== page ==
Compensation Clause

The Senators and Representatives shall receive a Compensation for their Services, to be ascertained by Law, and paid out of the Treasury of the United States.

Article I, Section 6, Clause 1

The Framers of the Constitution included the Compensation Clause (also known as the Ascertainment Clause) in an attempt to structure the incentives facing Senators or Representatives in desirable ways. Two questions were critical: Would federal legislators be paid at all? If so, would they be paid by their respective states, or by the federal government?

First, as to whether federal legislators would be paid, the Constitutional Convention feared that unpaid legislators would turn to corruption to supplement their incomes. As Justice Joseph Story put it in his Commentaries on the Constitution of the United States, "they might be compelled by their necessities, or tempted by their wants, to yield up their independence, and perhaps their integrity, to the allurements of the corrupt, or the opulent." Thus, supporters of the federal legislative salary argued that providing no salary would not attract candidates motivated only by a sense of duty, but would instead permit only wealthy candidates, creating a de facto legislative plutocracy.

The second question involved the source of the payment. Under the Articles of Confederation, the states, rather than Congress, had paid the salaries of delegates to Congress. Most of the delegates to the Convention, by contrast, hoped that requiring federal legislators to be paid according to federal law, and out of federal funds rather than state funds, would make them less beholden to state governments. As Edmund Randolph put it, "[I]f the States were to pay the members of the National Legislature, a dependence would be created that would vitiate the whole system."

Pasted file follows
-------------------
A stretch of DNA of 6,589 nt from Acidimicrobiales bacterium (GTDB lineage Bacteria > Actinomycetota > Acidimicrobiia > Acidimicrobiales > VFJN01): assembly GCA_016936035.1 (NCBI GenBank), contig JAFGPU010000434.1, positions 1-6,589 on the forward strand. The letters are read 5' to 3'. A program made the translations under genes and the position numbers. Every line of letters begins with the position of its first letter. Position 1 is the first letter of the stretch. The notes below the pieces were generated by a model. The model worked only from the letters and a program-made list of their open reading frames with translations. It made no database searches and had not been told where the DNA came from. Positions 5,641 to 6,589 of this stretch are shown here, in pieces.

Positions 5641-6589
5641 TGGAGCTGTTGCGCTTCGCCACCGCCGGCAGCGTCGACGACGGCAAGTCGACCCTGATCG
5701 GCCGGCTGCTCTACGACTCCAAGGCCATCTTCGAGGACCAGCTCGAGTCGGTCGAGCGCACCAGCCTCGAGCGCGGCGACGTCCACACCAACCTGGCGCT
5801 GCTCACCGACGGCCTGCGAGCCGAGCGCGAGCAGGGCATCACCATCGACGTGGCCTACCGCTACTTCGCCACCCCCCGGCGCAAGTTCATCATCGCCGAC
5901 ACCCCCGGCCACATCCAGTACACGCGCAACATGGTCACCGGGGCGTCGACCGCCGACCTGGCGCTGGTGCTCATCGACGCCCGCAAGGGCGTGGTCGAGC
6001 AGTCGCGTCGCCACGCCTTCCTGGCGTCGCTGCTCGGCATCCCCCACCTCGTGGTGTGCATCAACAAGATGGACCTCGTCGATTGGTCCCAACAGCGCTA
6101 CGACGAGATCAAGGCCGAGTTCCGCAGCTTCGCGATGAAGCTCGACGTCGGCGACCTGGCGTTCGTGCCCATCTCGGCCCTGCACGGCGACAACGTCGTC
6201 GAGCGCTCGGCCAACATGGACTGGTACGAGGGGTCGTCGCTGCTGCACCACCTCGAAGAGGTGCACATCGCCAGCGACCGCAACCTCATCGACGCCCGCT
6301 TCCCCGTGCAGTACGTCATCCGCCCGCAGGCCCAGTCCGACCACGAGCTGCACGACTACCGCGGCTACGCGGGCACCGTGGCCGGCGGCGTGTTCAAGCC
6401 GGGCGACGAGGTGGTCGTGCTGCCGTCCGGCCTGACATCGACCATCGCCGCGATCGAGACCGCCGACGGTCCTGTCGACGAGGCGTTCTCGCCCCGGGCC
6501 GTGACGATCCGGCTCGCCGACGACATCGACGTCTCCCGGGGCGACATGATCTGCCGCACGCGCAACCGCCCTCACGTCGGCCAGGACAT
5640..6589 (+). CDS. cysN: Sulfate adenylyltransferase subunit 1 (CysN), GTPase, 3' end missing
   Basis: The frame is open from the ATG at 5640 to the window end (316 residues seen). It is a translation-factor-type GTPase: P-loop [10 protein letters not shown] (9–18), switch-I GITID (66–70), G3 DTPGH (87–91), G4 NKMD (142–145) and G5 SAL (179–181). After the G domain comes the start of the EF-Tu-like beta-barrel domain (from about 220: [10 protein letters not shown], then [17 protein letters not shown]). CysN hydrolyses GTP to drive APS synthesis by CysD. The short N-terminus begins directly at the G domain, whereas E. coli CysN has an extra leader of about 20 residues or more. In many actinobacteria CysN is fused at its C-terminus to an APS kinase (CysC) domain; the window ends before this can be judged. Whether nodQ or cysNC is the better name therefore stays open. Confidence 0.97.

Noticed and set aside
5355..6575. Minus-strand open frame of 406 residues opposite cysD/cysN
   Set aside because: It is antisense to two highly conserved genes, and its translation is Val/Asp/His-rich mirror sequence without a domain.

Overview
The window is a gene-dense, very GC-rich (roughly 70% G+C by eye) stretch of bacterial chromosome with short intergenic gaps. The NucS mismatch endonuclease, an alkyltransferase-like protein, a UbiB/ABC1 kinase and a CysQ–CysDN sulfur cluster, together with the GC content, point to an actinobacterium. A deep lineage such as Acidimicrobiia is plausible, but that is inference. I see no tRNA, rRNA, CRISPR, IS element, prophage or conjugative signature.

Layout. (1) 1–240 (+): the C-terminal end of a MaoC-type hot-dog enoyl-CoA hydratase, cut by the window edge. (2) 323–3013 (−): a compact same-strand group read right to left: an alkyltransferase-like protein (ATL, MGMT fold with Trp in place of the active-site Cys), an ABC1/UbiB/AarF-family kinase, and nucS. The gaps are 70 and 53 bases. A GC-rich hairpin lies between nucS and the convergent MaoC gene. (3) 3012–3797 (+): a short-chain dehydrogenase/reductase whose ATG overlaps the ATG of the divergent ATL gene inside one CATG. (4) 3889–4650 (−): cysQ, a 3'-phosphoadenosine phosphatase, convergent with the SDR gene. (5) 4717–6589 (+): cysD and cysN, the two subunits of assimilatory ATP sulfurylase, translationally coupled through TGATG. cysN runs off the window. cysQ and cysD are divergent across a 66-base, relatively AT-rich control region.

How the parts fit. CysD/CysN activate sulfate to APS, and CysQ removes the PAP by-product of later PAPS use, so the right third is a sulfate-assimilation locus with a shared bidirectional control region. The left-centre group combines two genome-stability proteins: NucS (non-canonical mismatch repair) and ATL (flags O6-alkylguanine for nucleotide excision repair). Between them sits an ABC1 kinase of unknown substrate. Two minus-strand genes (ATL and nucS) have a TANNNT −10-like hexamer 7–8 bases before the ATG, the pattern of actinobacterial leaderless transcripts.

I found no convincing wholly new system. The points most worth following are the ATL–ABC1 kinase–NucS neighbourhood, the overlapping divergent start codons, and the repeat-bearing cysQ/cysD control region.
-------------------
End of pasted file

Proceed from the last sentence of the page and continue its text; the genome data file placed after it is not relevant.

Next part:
Modern controversies over the Compensation Clause have focused on different questions. Who should be able to change the level of legislative compensation, and how may the changes be made? The leading case is the 1988 decision of the Court of Appeals for the District of Columbia Circuit in Humphrey v. Baker. Under the mechanism for legislative compensation then in place, established by the Federal Salary Act of 1967, a "Quadrennial Commission" would make recommendations for salary increases to the President, who in turn had statutory authority to recommend increases to the Congress. The presidential recommendations become effective as law unless Congress enacted a joint resolution of disapproval within thirty days. After this procedure brought about a legislative pay raise effective in 1987, Senator Gordon Humphrey and five Members of the House sued the Secretary of the Treasury, claiming that the Salary Act violated both the Compensation Clause and the nondelegation doctrine. Relying heavily on precedent, the Court of Appeals rejected both claims. It read the Salary Act as fully complying with the clause; because the procedure that produced the pay increase (namely the delegation to the President followed by the disapproval option) was itself "ascertained" by statute, the clause was satisfied. Humphrey's capacious reading of the clause suggests that Congress has broad flexibility in designing schemes of legislative compensation, subject to the restrictions of the Twenty-seventh Amendment, which now prevents a sitting Congress from giving itself a pay raise to take effect during its term.

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Adrian Vermeule
John H. Watson, Jr. Professor of Law
Harvard Law School